Secondly, modifications related to the "sixth method" are also expected to occur. This is in order to be applicable in practice and for the taxpayers to have a legal framework to establish market prices for commodities transactions with certainty. It is important to mention that the sixth method is a particular approach of the CUP method introduced into Peruvian legislation only for the analysis of the import and export of commodities. Nonetheless, and unlike Argentina, this introduction is still incomplete and thus not yet applicable.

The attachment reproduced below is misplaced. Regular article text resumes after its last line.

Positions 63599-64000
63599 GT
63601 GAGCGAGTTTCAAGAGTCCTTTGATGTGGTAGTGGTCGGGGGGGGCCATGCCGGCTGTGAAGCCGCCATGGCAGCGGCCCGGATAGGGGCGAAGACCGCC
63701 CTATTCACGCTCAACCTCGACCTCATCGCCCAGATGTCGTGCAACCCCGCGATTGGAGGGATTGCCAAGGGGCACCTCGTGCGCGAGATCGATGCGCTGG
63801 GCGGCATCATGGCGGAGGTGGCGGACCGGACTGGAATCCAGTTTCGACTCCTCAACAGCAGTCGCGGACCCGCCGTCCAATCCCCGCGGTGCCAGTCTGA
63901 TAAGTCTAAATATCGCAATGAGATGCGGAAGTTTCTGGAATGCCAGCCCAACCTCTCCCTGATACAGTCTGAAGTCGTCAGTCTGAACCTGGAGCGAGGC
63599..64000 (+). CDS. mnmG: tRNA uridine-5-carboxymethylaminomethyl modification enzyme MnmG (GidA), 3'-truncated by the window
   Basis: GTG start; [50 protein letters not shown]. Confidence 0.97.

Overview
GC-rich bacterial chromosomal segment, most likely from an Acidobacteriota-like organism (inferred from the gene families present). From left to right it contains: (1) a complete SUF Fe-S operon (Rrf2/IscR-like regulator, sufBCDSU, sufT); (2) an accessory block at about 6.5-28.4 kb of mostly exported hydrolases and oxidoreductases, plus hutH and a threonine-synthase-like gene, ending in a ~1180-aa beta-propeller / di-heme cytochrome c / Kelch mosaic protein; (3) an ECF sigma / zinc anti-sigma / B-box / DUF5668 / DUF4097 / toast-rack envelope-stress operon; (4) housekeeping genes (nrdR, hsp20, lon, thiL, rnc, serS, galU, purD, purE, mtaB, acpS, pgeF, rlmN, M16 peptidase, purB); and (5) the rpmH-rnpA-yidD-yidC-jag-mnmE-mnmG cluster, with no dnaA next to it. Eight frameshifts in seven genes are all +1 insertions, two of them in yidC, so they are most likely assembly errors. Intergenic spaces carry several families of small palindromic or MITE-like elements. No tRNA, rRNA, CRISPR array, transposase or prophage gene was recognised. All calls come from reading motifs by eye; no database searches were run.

In this sense, we expect that the sixth method included in local rules will adopt the recommendations proposed by the OECD in relation to commodities transactions. This may bring about an important challenge for the rules, since the recommendations proposed in the BEPS Project have a more flexible approach, particularly in relation to the pricing date.

Third, we consider that our local rules should incorporate the OECD's suggestions on intra-group services, specifically the ones related to the definition of intra-group services and low value-adding intragroup services, selection of the most appropriate method, and supporting documentation of such services. Although, there are concerns about the introduction of the "simplified approach" proposed by the OECD. It is expected that this approach will be limited to situations where costs do not exceed specific thresholds.